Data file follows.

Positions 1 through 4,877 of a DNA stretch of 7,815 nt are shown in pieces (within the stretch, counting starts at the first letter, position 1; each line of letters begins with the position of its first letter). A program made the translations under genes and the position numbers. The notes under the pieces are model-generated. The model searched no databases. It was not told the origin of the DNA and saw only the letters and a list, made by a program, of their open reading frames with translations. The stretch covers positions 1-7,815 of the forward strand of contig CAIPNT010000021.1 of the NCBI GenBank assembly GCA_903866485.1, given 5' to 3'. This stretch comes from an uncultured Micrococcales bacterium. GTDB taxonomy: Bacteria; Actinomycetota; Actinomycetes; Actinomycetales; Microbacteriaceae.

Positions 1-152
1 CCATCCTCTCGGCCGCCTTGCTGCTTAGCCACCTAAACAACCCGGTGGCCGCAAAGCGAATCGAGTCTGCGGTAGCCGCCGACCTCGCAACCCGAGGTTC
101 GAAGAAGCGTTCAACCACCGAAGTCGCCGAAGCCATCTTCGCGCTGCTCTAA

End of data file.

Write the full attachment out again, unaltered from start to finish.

Positions 1 through 4,877 of a DNA stretch of 7,815 nt are shown in pieces (within the stretch, counting starts at the first letter, position 1; each line of letters begins with the position of its first letter). A program made the translations under genes and the position numbers. The notes under the pieces are model-generated. The model searched no databases. It was not told the origin of the DNA and saw only the letters and a list, made by a program, of their open reading frames with translations. The stretch covers positions 1-7,815 of the forward strand of contig CAIPNT010000021.1 of the NCBI GenBank assembly GCA_903866485.1, given 5' to 3'. This stretch comes from an uncultured Micrococcales bacterium. GTDB taxonomy: Bacteria; Actinomycetota; Actinomycetes; Actinomycetales; Microbacteriaceae.

Positions 1-152
1 CCATCCTCTCGGCCGCCTTGCTGCTTAGCCACCTAAACAACCCGGTGGCCGCAAAGCGAATCGAGTCTGCGGTAGCCGCCGACCTCGCAACCCGAGGTTC
101 GAAGAAGCGTTCAACCACCGAAGTCGCCGAAGCCATCTTCGCGCTGCTCTAA